In 2008, Netflix had a horrendous service outage in its own data centers that crippled DVD renting services for days. With a goal of eliminating single points of failure (SPOFs), Netflix improved its uptime by migrating the IT infrastructure from its data centers to AWS and employed microservices in lieu of its monolithic architecture. By 2016, Netflix had over 8 times as many streaming members than they had in 2008. Users also became more engaged, with viewing up 300% (we all binge watch now, right?). Using its microservice architecture, engineers can create new features and implement them in production from their first day — their approach to DevOps is to build self-healing “Rambo” systems that fight their way through, something not possible with a monolith. Thus, we’re all treated to a good customer experience as Netflix deploys continuous improvements and new ideas (streaming, buffering, tracking activity, recommendations). Oh, and scale? Netflix has hundreds of microservices with thousands of production changes every single day, all running on tens of thousands of virtual instances inside AWS.

Paying Down Debt at Wix

With massive technical debt, website platform Wix.com adopted microservices to address haunting stability issues. With many intertwined applications fixing bugs in one part of the system could actually bring down the whole system. Wix decided to break things into smaller services to better handle scalability and quality assurance. They now have over 1,500 microservices being maintained by over 400 engineers. The company defines a microservice as a single application deployed as a process with one clear responsibility. A microservice is as large as the team of people managing it, and they have to be able to describe the microservice responsibility in one clear sentence. With over a million websites running in their cloud architecture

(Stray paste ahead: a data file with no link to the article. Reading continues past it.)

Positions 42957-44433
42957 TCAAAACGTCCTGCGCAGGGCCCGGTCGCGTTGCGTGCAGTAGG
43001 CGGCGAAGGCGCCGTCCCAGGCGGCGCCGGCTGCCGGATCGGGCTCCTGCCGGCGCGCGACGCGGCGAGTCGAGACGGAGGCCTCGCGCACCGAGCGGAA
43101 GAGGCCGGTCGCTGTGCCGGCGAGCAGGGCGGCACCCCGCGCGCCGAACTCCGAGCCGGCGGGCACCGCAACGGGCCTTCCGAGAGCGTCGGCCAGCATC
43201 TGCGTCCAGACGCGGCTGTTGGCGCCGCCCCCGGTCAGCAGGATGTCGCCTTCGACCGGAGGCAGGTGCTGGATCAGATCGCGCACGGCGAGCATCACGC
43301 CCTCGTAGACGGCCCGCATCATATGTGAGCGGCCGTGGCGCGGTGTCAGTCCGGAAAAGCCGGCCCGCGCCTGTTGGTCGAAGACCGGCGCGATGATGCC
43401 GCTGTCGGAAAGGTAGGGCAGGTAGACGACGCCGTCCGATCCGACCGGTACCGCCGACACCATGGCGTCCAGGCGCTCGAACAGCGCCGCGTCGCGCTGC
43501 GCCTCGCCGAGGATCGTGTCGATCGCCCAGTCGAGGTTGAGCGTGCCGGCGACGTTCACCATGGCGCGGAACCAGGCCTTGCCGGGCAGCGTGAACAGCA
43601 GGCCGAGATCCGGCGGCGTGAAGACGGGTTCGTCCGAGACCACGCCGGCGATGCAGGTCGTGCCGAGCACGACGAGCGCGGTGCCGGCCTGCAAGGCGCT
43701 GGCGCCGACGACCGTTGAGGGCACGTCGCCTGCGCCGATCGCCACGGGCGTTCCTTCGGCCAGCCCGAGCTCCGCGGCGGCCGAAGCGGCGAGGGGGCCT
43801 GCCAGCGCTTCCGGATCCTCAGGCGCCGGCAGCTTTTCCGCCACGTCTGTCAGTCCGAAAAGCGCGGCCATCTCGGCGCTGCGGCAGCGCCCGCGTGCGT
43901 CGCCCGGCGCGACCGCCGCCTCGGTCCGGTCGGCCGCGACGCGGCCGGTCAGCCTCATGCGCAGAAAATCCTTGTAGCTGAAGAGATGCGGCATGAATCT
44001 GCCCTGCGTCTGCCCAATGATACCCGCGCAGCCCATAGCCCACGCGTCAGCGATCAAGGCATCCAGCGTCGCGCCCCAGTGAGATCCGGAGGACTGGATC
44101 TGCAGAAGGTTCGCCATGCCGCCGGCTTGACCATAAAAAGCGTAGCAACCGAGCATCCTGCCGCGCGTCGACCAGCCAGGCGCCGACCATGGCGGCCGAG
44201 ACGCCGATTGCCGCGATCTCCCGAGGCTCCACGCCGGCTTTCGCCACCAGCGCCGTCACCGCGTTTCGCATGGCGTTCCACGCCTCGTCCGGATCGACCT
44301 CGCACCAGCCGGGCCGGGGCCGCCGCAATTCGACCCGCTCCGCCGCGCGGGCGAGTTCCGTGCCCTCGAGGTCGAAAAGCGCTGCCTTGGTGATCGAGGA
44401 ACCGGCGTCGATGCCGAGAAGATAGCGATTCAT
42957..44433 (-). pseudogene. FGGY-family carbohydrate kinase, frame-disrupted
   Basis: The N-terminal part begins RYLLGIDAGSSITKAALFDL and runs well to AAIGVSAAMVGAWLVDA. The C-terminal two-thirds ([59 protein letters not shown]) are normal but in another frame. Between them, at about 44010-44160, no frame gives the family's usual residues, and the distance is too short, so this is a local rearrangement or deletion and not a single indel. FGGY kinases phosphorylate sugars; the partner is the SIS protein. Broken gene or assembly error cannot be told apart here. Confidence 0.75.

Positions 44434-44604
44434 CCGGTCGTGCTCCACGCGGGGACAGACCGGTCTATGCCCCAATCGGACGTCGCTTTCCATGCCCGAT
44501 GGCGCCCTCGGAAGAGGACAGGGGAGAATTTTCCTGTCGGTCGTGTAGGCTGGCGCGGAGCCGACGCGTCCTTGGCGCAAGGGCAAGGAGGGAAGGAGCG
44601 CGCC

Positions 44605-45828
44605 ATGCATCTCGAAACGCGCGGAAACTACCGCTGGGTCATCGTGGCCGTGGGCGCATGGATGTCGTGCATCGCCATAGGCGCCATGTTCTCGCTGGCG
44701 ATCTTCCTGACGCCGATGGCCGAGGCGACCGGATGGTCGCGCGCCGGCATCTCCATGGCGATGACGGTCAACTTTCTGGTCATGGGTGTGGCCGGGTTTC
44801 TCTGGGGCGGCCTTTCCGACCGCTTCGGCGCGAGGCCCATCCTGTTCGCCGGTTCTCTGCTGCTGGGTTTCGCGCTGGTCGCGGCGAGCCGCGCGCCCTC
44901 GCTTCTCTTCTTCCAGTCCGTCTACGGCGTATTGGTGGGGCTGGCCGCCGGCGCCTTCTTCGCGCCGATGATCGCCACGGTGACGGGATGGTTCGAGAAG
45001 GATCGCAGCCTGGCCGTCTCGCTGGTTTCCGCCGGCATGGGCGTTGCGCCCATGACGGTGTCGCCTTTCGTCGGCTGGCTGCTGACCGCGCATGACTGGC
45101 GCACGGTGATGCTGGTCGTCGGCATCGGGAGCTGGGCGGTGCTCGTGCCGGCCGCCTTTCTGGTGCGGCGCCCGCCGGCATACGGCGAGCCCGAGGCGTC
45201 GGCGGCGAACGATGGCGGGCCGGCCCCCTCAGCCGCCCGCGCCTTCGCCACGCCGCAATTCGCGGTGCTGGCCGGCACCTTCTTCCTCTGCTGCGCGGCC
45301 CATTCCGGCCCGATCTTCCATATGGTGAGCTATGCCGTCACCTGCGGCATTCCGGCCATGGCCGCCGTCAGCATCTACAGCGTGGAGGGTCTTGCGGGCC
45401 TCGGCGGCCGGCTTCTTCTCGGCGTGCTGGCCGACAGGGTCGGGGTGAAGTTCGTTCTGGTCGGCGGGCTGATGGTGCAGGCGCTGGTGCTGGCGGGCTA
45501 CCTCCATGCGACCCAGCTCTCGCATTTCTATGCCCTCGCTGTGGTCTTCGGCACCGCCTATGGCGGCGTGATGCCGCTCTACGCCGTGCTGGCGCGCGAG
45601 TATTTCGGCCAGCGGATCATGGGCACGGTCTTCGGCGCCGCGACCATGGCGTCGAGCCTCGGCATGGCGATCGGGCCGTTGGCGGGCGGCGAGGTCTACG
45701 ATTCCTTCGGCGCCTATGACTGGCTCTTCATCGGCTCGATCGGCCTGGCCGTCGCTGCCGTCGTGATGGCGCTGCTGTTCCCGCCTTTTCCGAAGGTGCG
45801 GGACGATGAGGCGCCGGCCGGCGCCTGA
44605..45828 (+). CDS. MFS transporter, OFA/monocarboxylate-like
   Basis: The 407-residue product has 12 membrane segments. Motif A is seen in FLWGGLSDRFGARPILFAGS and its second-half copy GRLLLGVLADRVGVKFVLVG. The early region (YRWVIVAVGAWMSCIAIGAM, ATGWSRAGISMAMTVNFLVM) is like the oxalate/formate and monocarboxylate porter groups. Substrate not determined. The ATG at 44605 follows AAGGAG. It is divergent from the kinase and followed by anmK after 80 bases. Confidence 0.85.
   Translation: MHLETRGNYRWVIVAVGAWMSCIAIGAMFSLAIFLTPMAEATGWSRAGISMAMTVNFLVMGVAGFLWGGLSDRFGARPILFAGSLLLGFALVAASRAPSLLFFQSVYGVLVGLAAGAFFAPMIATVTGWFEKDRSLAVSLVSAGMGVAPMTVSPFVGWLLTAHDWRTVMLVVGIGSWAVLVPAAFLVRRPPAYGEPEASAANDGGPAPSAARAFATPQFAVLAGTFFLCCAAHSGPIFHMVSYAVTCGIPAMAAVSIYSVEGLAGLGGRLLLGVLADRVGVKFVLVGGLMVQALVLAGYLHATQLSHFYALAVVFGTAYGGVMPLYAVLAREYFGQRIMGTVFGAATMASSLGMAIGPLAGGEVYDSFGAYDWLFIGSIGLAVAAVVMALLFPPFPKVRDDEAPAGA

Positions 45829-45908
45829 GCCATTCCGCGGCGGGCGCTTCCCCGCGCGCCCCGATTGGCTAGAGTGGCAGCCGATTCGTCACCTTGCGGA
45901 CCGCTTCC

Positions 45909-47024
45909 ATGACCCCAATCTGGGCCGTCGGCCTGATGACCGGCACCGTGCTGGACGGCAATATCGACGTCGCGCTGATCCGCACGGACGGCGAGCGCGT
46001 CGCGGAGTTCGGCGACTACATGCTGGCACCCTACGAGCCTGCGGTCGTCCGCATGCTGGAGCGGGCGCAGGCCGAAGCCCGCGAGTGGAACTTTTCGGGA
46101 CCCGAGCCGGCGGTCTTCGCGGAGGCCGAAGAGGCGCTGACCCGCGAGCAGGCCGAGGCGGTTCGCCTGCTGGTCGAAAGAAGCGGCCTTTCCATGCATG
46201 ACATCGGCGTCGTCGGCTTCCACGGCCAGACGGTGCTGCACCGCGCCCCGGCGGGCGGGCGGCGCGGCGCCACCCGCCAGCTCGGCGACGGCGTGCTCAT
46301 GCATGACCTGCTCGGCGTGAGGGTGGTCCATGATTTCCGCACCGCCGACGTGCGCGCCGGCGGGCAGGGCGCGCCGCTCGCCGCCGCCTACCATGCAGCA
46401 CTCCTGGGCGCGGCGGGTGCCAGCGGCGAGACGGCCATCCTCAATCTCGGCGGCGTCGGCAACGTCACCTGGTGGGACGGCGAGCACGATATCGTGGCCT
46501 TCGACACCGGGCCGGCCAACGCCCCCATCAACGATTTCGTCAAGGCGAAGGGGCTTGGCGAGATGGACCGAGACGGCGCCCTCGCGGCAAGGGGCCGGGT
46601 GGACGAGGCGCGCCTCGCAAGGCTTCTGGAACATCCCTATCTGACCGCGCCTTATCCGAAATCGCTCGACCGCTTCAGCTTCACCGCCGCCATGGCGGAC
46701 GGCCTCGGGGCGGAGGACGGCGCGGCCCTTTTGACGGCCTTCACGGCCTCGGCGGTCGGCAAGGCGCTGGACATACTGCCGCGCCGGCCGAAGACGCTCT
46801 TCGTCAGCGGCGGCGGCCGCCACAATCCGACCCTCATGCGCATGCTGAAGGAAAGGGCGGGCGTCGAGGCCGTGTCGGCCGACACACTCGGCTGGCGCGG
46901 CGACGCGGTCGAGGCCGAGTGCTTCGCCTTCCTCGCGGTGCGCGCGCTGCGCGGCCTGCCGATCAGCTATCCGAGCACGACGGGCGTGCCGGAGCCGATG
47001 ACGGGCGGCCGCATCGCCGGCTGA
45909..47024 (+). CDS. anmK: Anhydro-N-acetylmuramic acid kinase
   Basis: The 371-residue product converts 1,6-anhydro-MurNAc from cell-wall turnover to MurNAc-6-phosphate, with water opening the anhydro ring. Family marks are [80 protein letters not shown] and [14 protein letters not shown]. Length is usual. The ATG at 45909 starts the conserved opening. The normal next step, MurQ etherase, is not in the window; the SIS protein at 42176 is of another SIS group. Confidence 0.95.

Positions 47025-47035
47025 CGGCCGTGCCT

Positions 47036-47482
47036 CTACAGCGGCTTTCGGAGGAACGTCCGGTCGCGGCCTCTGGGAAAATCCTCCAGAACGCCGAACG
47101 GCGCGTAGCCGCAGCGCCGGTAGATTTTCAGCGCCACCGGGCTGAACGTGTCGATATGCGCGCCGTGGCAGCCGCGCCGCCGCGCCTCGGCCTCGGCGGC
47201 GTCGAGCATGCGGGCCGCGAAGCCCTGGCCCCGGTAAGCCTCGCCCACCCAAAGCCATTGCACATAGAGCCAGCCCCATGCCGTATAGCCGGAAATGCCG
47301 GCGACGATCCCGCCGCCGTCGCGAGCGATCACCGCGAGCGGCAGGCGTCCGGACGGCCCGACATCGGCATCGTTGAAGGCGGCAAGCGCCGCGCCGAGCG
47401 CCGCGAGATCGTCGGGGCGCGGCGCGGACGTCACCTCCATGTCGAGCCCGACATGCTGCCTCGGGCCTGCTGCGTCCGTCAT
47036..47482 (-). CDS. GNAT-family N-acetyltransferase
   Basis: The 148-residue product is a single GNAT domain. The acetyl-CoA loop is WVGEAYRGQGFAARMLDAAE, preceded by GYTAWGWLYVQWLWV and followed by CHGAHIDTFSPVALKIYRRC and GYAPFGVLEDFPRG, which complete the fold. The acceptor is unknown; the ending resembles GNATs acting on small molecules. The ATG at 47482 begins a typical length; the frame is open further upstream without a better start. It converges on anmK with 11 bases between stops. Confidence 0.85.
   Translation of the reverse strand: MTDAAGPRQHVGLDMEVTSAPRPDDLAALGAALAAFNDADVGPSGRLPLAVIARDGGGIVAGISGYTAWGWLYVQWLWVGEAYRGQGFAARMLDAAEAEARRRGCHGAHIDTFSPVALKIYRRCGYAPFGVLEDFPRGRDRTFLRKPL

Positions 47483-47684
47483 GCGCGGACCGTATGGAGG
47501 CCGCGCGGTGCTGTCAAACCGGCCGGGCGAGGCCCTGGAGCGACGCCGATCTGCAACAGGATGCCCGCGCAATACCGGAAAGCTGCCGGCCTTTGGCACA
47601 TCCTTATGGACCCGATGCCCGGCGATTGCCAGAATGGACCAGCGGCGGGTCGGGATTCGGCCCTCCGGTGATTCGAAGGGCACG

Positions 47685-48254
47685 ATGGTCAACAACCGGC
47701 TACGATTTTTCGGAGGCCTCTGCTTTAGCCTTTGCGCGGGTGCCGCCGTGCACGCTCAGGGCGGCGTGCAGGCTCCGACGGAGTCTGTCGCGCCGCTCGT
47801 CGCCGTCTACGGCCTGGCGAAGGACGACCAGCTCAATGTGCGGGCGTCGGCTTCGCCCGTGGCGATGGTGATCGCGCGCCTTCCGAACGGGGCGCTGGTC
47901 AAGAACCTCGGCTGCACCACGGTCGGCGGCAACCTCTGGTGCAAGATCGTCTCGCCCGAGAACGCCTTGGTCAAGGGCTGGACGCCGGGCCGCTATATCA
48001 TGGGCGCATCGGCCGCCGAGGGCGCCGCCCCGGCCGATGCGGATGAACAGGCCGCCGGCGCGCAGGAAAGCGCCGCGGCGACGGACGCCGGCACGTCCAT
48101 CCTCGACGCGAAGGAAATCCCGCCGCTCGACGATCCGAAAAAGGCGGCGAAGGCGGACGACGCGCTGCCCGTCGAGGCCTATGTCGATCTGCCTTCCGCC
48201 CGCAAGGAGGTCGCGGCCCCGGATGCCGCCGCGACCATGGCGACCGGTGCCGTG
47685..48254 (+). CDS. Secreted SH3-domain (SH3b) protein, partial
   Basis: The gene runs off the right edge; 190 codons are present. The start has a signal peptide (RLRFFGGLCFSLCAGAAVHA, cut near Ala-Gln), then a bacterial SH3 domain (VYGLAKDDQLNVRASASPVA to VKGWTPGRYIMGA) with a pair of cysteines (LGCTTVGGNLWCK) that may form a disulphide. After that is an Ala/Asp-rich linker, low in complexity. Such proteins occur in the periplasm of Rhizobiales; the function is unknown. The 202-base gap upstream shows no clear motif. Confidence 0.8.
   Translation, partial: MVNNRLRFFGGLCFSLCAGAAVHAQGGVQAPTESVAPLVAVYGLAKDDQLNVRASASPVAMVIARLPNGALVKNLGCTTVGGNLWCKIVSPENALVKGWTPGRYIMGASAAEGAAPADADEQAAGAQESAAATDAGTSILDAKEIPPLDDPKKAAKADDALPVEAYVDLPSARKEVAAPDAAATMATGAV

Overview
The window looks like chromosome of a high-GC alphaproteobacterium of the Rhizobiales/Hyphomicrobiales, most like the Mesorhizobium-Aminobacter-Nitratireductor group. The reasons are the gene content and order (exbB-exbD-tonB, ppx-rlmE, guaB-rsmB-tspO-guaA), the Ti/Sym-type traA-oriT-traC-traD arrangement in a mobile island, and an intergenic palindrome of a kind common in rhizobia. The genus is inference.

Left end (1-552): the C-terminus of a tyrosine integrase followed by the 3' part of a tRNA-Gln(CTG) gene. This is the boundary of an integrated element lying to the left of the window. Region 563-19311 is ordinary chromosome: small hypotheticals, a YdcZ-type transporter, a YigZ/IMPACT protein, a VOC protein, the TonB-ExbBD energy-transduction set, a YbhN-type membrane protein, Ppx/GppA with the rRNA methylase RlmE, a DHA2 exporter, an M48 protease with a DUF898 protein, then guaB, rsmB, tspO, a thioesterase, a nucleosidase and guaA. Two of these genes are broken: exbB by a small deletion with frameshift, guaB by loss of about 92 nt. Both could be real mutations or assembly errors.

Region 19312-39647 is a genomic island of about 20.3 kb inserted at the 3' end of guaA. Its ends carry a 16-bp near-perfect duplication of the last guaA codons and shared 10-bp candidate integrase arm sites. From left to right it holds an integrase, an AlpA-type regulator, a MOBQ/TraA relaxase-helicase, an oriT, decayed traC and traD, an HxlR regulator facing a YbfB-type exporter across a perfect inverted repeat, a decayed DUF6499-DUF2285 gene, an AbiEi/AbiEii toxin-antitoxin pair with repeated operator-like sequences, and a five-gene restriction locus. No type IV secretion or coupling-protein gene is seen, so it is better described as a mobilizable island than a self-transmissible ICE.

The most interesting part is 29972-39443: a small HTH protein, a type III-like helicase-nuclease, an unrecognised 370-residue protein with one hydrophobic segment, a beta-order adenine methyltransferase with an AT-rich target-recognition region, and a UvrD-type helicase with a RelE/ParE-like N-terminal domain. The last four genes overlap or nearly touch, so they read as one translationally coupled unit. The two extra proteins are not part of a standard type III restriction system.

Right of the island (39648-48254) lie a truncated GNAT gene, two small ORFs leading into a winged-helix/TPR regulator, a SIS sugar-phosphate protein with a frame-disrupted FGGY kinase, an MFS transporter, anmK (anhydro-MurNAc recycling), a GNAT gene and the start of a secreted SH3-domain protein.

Getting Craft at Etsy

Etsy has established a reputation for an architecture that is optimized for change, enables regular experimentation, and allows Etsy to deploy many times each day. A company well-documented in The DevOps Handbook, Etsy had struggled with performance problems. Their engineering team needed to decrease server processing time from concurrent API calls, which weren’t easily allowed in PHP. They also needed to support development of new features and mobile apps, which required more platform extensibility. Etsy decided to redesign their platform using an API architecture similar to Netflix. Etsy developers redesigned their microservice architecture, making it flexible enough to accommodate change, continuous experimentation, and frequent deployments.

Understanding Microservices vs. Monolithic Architecture

Amazon, Netflix, Wix, Etsy, Google and other leading technology companies have switched from monolithic structure to microservices. The microservices vs. monolithic architecture debate is continuously hot. Although we often argue that microservices are the way of the future, the monolith is still a viable option in some situations. When starting up a new solution, or an application with a small scope, a microservices architecture may be overkill. But we have lived through more than one application that outgrew its original footprint, with the monolith slowing us down. Consider the end game when making your architectural choice!